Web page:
Published: Wednesday, July 31 2013 7:25 p.m. MDT
Yes!!! In many cases it is better to be a minority or low-income student!
Statistics show that among low income families, often including single parent
homes, there is a real aversion to education, even free public school level
education, with an astronomical drop out rate. Therefore, there is
a disproportionately small number of low income students who have wither the
interest of preparation to attend college. So, why is it a failure of the
schools if their enrollment reflects accurately the proportions of the college
age population which is interested and prepared?Equality of
opportunity does not guarantee equality of outcomes. Individuals, and their
parents, have a tremendous influence on the desire for higher education. Some groups (especially Asian Americans) really stress it and a
disproportionately large number attend college. Others, notably African
Americans, have the opposite attitude.Not everyone can, or should go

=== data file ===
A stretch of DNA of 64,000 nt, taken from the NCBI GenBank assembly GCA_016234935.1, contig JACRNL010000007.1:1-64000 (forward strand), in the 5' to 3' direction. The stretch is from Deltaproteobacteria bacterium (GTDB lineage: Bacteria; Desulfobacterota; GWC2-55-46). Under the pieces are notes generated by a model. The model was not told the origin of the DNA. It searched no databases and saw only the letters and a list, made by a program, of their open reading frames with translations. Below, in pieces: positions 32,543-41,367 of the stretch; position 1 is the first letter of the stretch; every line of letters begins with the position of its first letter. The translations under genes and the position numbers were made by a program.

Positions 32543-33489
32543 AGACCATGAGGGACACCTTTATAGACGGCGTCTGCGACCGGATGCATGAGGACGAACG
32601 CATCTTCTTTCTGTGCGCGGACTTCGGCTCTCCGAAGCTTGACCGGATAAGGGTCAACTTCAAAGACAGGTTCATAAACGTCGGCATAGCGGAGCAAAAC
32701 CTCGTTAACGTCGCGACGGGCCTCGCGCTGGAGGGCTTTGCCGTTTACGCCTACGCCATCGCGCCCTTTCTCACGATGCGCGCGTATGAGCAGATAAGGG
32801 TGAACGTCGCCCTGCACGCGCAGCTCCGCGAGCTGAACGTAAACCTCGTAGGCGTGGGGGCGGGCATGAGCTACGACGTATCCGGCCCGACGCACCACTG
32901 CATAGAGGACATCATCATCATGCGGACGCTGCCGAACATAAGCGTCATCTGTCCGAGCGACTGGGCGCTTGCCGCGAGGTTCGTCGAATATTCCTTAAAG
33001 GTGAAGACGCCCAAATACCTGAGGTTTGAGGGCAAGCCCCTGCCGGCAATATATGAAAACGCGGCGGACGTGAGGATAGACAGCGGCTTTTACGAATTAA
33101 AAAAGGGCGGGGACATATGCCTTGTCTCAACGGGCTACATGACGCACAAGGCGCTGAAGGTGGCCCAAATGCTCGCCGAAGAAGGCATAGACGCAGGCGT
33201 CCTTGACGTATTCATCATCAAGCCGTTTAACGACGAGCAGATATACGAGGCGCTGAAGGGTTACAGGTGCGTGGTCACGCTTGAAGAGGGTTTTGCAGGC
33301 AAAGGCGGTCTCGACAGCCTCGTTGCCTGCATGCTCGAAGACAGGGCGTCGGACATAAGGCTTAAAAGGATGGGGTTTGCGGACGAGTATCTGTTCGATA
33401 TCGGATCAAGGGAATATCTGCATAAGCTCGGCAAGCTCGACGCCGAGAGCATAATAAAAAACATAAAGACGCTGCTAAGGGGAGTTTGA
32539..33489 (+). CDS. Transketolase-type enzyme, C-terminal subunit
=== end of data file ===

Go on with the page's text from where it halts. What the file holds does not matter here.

to college, and demanding quotas to reflect some arbitrary racial, ethnic, or
economic numbers is a disservice to everyone.
Why on earth would anyone PURPOSELY recruit low income students? Thats like
purposely giving low income people subprime mortgages, telling the government to
assume all the risk, and then letting bankers run wild. We should stop stupidly
giving so much to people who don't have, because that's the incentive
for improvement. And aren't the MAJORITY of students "poor?" Yup. I
was when I went to school. And it was that $8/hr pathetic paycheck that partly
motivated to get an education.
The divisiveness bug is spreading again.I thought grades were a
deciding factor--not income.
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